Growing up, my absolute favorite brand of toys to play with were G.I. Joes; as innocent as the idea of a toy may be, the constant exposure for my imagination sparked something that led to my decision to enlist in The Marine Corps. They exemplified traits I wanted- things my childhood heroes had. I figured maybe I could try on the uniform and see how it fits.
During school I was proud to do the Pledge of Allegiance every morning even though I had lived in an area where most of the children lived below the poverty line. I had never seen a soldier, and police only came to arrest “bad guys.” I knew I wanted to be good, and I knew nobody messed with the Marines. Honor, Courage, and Commitment, a hallmark slogan of the United States Marine Corps.
As a child I always had two parents though at times they separated. My mother was abusive, and my father was working much of the time. As I got older, I learned to forgive them for the past. Though traumatic, had I not been through it Boot Camp would not have been so easy for me. My parents were a young couple who grew up in poverty. My father had a broken home growing up with no father of his own, and my mom had a family history of selling drugs to the point where the Federal Government got involved.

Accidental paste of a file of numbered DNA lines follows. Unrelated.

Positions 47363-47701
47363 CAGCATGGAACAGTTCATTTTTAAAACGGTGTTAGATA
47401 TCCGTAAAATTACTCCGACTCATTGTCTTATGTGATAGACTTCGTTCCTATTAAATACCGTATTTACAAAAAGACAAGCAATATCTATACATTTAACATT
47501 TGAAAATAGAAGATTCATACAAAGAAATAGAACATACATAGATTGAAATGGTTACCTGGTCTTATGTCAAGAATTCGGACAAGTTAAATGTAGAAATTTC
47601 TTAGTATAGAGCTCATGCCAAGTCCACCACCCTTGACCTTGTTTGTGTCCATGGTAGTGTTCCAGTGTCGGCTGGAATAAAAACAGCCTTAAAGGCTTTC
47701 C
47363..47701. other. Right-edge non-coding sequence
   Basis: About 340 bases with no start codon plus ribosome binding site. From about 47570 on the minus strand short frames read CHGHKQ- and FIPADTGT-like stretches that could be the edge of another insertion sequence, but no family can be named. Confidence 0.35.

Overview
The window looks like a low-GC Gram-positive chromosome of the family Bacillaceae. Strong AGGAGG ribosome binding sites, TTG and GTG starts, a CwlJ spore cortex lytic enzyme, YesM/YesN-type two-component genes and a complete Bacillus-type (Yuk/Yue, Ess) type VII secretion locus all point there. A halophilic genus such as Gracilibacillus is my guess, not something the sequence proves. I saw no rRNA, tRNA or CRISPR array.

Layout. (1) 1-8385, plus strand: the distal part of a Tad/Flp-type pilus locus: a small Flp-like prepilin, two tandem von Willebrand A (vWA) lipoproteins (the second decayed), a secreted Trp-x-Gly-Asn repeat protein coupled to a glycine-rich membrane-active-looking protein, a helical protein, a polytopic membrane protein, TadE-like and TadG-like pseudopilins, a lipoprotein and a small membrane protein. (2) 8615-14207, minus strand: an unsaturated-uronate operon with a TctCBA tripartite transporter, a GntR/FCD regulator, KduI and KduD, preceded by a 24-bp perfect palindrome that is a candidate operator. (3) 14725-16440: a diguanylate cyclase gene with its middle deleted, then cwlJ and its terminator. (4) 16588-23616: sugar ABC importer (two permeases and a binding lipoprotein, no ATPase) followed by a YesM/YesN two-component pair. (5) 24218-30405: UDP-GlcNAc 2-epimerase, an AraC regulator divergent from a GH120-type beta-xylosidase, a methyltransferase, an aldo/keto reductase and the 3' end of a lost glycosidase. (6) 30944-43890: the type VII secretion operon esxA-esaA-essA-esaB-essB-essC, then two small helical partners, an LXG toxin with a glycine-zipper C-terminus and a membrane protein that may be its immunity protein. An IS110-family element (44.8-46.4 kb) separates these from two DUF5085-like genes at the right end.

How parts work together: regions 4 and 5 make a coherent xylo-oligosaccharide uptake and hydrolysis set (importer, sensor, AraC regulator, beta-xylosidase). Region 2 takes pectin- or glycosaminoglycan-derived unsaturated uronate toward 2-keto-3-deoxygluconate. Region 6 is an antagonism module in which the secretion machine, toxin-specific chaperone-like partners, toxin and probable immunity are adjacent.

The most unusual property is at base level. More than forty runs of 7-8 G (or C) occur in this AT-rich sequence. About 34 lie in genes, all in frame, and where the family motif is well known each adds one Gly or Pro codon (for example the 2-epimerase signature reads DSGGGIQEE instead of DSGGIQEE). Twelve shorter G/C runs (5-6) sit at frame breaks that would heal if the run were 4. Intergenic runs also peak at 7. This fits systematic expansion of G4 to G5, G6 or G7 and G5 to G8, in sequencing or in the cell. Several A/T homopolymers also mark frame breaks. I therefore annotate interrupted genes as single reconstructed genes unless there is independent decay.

My identity growing up was something of a mystery to me. I had gone to elementary schools in South Sacramento- both of which were 88-89% low income and notably diverse. Charles Mack has a high Latin American group with the two other majorities being African American and Asian American. I was bilingual but lost my ability to speak Spanish by the 3rd grade. Between ESL classes and my family insisting I speak English, it faded away.
By that time, I moved to John Reith Elementary. Situated near a high school, a community college, and a middle school, the chances of encountering someone who is not fond of you were high. The boys would form groups and label themselves a gang, and education was something parents in this area had no time to invest in. As an adult I would later become an after-school supervisor at the same school where I had seen this first-hand a decade and perhaps a generation later.
Dealing with racial inequality and bias, has unfortunately been a factor in the experiences that have shaped my understanding of my own identity and reality of the world that we live in. The area known as Valley Hi/Laguna has a presence of gangs that are factors in the socio-economic reality, and the chances of success for those who grew up here are low.
My Time in the Corps